Play the new copyright act

Singers, composers are denied their due as music companies profiteer

Written by Rajeev Shukla | Published: January 20, 2017 12:13:52 am
copyright, india copyright laws, copyright laws, copyright laws india, india new copyright laws, new copyright laws, india news All stakeholders, including artistes, composers and broadcasters, should get their dues. (Source: File/AP Photo)

A historic milestone was achieved in the Indian copyrights regime in 2012 during the tenure of Manmohan Singh, when Parliament extensively amended the Copyright Act, 1957, by making provisions that a portion of the earnings realised by music companies and film producers from the sale of film songs and other related materials will go to a corpus fund, which will be distributed among song writers, singers and music composers. The objective was to introduce a level playing field for different stakeholders in the music, film and other creative industries, eliminating unequal treatment to lyricists and music composers of copyrighted works.

But when I recently met Lata Mangeshkar in Mumbai, I was appalled to know that she is yet to get any payment under the amended Act; it is yet to be implemented. Finance Minister Arun Jaitley was present and assured Lataji that the government will implement this very soon.

Looking in-depth yields surprises. Several music companies have purchased copyrights of songs. There are more than 500 television channels in India, besides FM radio channels; every time these television or radio channels play a song, they pay these music companies who have purchased copyrights of the songs. In this way, the music companies earn hundreds of crores, from which they share a small portion with the film producers, making a huge profit from the rest. When Javed Akhtar became a Rajya Sabha Member, he took this issue to Parliament and appealed to the then-UPA government to suitably amend the copyright act so that lyricists, singers and composers can get their share and all the earnings don’t go to music companies. Javed Akhtar in fact took a vow that he wouldn’t speak in Parliament unless this legislation was passed; it was, despite stiff resistance from the music companies.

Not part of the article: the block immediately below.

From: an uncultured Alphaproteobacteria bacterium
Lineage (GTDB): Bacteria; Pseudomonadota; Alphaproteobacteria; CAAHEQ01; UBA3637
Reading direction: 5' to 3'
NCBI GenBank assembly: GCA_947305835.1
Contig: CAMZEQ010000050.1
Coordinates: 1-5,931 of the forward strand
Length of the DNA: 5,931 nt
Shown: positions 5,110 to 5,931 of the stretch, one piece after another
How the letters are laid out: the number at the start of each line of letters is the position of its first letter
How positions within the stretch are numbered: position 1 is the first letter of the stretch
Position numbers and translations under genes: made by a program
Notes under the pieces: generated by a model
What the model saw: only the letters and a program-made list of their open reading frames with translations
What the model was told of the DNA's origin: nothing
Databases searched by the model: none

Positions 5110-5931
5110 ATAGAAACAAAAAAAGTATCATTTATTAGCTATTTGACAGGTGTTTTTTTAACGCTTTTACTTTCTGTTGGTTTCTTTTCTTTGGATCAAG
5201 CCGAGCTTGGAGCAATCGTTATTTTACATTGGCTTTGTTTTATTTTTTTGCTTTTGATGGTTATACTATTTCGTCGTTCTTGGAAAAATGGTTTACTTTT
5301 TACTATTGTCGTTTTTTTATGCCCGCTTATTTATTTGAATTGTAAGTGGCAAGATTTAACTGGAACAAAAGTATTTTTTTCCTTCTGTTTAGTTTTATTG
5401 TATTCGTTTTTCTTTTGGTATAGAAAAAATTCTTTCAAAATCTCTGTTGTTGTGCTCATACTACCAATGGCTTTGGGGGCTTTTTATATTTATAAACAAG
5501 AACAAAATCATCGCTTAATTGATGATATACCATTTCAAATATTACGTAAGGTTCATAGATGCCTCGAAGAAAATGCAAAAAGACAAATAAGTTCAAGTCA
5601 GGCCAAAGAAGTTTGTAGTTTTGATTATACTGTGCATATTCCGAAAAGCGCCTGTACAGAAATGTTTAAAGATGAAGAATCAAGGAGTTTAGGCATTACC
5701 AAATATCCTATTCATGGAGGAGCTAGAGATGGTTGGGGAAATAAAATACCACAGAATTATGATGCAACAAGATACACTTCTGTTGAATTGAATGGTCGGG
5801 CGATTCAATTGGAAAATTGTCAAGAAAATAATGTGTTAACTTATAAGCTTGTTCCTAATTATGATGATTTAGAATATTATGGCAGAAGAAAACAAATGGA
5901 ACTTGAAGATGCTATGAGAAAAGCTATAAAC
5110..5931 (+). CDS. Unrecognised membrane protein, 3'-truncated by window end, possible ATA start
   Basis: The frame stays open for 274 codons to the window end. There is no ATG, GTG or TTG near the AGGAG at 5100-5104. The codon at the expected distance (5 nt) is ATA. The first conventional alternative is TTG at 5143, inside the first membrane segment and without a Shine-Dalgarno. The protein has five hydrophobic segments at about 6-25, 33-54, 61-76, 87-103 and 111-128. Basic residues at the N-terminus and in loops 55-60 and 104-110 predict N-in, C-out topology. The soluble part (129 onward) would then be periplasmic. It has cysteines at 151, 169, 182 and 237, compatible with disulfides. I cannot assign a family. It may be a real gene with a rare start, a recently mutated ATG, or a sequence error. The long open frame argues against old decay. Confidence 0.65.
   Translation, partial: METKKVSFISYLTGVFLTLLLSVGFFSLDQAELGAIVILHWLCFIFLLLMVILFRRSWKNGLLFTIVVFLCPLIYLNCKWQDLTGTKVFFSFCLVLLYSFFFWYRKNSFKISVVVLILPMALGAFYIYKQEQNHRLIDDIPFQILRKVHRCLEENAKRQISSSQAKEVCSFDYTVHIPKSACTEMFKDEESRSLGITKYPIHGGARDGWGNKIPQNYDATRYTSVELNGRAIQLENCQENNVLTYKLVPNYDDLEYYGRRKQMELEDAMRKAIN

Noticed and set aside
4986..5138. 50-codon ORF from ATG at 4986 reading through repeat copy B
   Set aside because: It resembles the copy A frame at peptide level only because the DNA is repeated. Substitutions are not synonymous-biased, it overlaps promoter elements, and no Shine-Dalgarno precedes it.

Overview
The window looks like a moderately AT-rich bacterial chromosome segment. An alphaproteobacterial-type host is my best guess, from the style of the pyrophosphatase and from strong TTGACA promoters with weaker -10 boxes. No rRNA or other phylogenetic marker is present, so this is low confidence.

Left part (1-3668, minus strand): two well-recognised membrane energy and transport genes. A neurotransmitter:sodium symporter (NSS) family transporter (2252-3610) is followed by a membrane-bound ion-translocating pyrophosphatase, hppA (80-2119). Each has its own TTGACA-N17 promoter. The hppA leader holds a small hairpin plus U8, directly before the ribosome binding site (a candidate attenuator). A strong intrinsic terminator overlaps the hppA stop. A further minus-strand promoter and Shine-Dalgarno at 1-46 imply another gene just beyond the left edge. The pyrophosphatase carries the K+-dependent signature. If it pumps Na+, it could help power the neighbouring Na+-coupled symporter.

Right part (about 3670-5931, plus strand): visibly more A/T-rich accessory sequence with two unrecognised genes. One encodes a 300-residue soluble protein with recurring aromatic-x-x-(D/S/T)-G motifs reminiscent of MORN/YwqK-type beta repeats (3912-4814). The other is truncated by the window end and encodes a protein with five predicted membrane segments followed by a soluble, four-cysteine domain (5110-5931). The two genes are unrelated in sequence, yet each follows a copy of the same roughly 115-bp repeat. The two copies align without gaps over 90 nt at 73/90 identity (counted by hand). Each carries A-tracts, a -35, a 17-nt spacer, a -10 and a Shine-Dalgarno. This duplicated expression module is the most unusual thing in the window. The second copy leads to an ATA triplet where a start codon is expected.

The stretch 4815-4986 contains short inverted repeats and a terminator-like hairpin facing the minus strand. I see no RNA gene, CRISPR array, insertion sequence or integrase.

As parliamentary affairs minister, I also made an effort for the passage of the legislation and ultimately, it became a reality. The new Act brought the Indian copyright regime in sync with technological advances and prevailing international standards. But the amendments did not go down well with music companies and producers. There is the strong hand of the Indian Performing Right Society (IPRS) behind non-implementation of the legislation. It seems there are many music companies behind this organisation; decades ago, they got an order from a court in Barasat and are now creating hurdles in implementation under the garb of this court order. When action was initiated against these companies by the Enforcement Directorate and Economic Offences Wing, they blinked and tried to meet Javed Akhtar for a compromise. No compromise has been reached but the hope is that some formula will be devised within a month or so.

Now, the question is, will the music companies give lyricists, singers and composers their share of the money they have earned during the last three years, after the new copyright act was enacted?

Even now, songs sung by Lata Mangeshkar, Mohd Rafi, Asha Bhosle, Kishore Kumar, etc., are on our lips. They still mesmerise millions around the world. Given that, I feel even sadder to think that we failed to ensure the dues to which these artistes are genuinely entitled. Next year, the 88-year-old Lataji will complete 75 years of her singing career. She started in 1942; the first song “Aayega aane wala” that became a huge hit was recorded in 1948. She was promised Rs 400 for this song — which she is yet to get.

Back then, neither singers, nor composers were given credit rolls or awards. Lataji says giving credit rolls to singers and composers started with “Barsat ki raat” by Raj Kapoor. With time, these artistes became popular across households, often through All India Radio, Vividh Bharati and Radio Ceylon. But despite that, today, senior singers and musicians live in a pitiable condition. Shamshad Begum even died, lacking vital treatment. The eminent poet Sahir Ludhianvi lived a miserable life. After his death, his flat was sold by his housing society; his manuscripts and awards were also sold by the society to scrap dealers. Lataji lives in a simple Pedder Road flat, her furniture witness to her frugal living.

The situation has changed now. Today, singers like Mika Singh earn more than what Mohd Rafi or Mukesh got. Javed Akhtar’s battle culminated in the new copyright act.

If this act is not implemented because of hurdles created by music companies, it is erroneous. All stakeholders, including artistes, composers and broadcasters, should get their dues. Artistes should get their share from television, radio and internet broadcast too. The present government should immediately implement the act, for which it will be blessed by senior artists who have been, and are still, contributing to India’s cultural heritage.

The author is a member of Parliament and former union minister. Views expressed are personal

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